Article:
First-third awards: 2011 AL Cy Young

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On to the AL Cy Young Award race.  First, the league’s ERA leaders:

1. Josh Beckett (Red Sox): 4-2, 1.80 ERA, 63/25 K/BB in 70 IP
2. Jered Weaver (Angels): 6-4, 2.10 ERA, 77/20 K/BB in 85 2/3 IP
3. James Shields (Rays): 5-3, 2.15 ERA, 81/18 K/BB in 83 2/3 IP
4. Gio Gonzalez (Athletics): 5-2, 2.17 ERA, 63/28 K/BB in 62 1/3 IP
5. Dan Haren (Angels): 5-3, 2.29 ERA, 74/14 K/BB in 86 1/3 IP
6. Trevor Cahill (Athletics): 6-4, 2.31 ERA, 58/30 K/BB in 78 IP
7. Alexi Ogando (Rangers): 5-0, 2.33 ERA, 47/15 K/BB in 65 2/3 IP
8. Michael Pineda (Mariners): 6-2, 2.42 ERA, 66/19 K/BB in 63 1/3 IP
9. Josh Tomlin (Indians): 6-2, 2.74 ERA, 34/10 K/BB in 65 2/3 IP
10. Jeremy Hellickson (Rays): 6-3, 2.80 ERA, 46/27 K/BB in 64 1/3 IP

Notice the presence of two rookies and two sophomores who don’t miss rookie eligibility by much.

Next up is WAR, the Baseball-Reference version:

1. Josh Beckett (Red Sox): 3.2
2. Jered Weaver (Angels): 2.9
3. Trevor Cahill (Athletics): 2.7
4. Dan Haren (Angels): 2.5
5. Alexi Ogando (Rangers): 2.4
6. James Shields (Rays): 2.4
7. Zach Britton (Orioles): 2.3
8. Brett Anderson (Athletics): 2.2
9. Michael Pineda (Mariners): 2.2
10. Justin Verlander (Tigers): 2.2

There’s one more rookie.

And the Fangraphs version of WAR, which is based much more on FIP than ERA:

1. Jered Weaver (Angels): 2.7
2. Dan Haren (Angels): 2.7
3. CC Sabathia (Yankees): 2.2
4. Felix Hernandez (Mariners): 2.2
5. James Shields (Rays): 2.0
6. Brandon McCarthy (Athletics): 2.0
7. Josh Beckett (Red Sox): 2.0
8. Justin Verlander (Tigers): 1.8
9. David Price (Rays): 1.8
10. Michael Pineda (Mariners): 1.8

By trying to take luck out of the equation, Fangraphs generates a very different list. Cahill comes in at 1.0 in their WAR, ranking him behind four White Sox starters, including Edwin Jackson (4.63 ERA) at 1.6.

With Sabathia and King Felix in the top five, the Fangraphs list does look like something we might see at the end of the season. Still, I’m not a fan of basing pitching awards on FIP. I like it better as a predictive tool.

So, those are our candidates. I don’t see any relievers worth adding to the mix. Sergio Santos comes closest with his 1.40 ERA and eight saves in 25 2/3 innings.

Right now, I think the Cy comes down to Beckett and Weaver. Beckett has the nice ERA edge, while Weaver has pitched an extra 16 innings. Normally, I’d say the innings outweigh the modest quality gap. However, here’s one more set of numbers:

Opposing hitters OPS

Beckett: .756
Verlander: .735
Shields: .730
Weaver: .724
Gonzalez: .722
Pineda: .721
Cahill: .719
Haren: .716

Having made two starts against the Yankees and two against the Indians, Beckett has faced far-and-away the most difficult schedule of the top candidates to date. I think that rates him an edge in the competition.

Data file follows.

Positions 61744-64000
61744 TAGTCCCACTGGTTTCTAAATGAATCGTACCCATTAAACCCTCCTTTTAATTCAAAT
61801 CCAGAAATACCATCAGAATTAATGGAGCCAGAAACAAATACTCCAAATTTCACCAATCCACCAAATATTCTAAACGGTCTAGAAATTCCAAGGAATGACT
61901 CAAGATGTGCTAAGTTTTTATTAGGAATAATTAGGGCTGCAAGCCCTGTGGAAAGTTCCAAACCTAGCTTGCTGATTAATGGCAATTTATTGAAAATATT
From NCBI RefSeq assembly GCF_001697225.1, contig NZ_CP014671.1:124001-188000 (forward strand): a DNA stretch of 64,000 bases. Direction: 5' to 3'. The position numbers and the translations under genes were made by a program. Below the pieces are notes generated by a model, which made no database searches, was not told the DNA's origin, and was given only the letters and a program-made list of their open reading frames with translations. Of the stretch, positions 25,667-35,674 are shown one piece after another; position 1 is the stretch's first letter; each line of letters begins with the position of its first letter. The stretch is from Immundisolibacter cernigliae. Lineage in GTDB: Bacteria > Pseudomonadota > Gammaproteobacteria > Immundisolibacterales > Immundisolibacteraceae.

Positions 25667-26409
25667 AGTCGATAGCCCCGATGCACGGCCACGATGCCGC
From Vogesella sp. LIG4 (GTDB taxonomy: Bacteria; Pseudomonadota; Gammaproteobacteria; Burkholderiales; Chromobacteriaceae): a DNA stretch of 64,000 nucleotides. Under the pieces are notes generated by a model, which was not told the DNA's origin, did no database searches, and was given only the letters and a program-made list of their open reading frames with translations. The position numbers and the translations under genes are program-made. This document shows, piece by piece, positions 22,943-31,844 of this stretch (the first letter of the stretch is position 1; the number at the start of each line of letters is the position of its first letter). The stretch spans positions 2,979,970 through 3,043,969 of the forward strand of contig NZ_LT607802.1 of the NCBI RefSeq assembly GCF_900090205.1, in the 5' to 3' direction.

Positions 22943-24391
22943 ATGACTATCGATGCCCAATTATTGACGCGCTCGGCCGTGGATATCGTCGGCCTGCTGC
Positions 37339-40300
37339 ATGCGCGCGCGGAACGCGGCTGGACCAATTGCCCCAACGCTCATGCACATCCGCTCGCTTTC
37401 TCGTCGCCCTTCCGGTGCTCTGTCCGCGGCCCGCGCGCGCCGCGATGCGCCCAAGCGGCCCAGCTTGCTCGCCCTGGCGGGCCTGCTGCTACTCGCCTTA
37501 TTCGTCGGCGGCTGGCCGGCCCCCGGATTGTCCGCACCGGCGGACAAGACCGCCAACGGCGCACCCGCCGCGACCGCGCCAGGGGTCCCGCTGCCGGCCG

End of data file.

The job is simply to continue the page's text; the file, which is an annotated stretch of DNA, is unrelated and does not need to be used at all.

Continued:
As for the other spot, I’m favoring Shields. Verlander leads the AL in innings and has pitched better than his 3.12 ERA suggests, but Shields is just three innings behind him and has allowed 11 fewer runs.

AL Cy Young
1. Beckett
2. Weaver
3. Shields

MLB crowds jump from ’21, still below pre-pandemic levels

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PHOENIX — Even with the homer heroics of sluggers like Aaron Judge and Albert Pujols, Major League Baseball wasn’t able to coax fans to ballparks at pre-pandemic levels this season, though attendance did jump substantially from the COVID-19 affected campaign in 2021.

The 30 MLB teams drew nearly 64.6 million fans for the regular season that ended Wednesday, which is up from the 45.3 million who attended games in 2021, according to baseball-reference.com. This year’s numbers are still down from the 68.5 million who attended games in 2019, which was the last season that wasn’t affected by the pandemic.

The 111-win Los Angeles Dodgers led baseball with 3.86 million fans flocking to Dodger Stadium for an average of 47,672 per contest. The Oakland Athletics – who lost 102 games, play in an aging stadium and are the constant subject of relocation rumors – finished last, drawing just 787,902 fans for an average of less than 10,000 per game.

The St. Louis Cardinals finished second, drawing 3.32 million fans. They were followed by the Yankees (3.14 million), defending World Series champion Braves (3.13 million) and Padres (2.99 million).

The Toronto Blue Jays saw the biggest jump in attendance, rising from 805,901 fans to about 2.65 million. They were followed by the Cardinals, Yankees, Mariners, Dodgers, and Mets, which all drew more than a million fans more than in 2021.

The Rangers and Reds were the only teams to draw fewer fans than in 2021.

Only the Rangers started the 2021 season at full capacity and all 30 teams weren’t at 100% until July. No fans were allowed to attend regular season games in 2020.

MLB attendance had been declining slowly for years – even before the pandemic – after hitting its high mark of 79.4 million in 2007. This year’s 64.6 million fans is the fewest in a non-COVID-19 season since the sport expanded to 30 teams in 1998.

The lost attendance has been balanced in some ways by higher viewership on the sport’s MLB.TV streaming service. Viewers watched 11.5 billion minutes of content in 2022, which was a record high and up nearly 10% from 2021.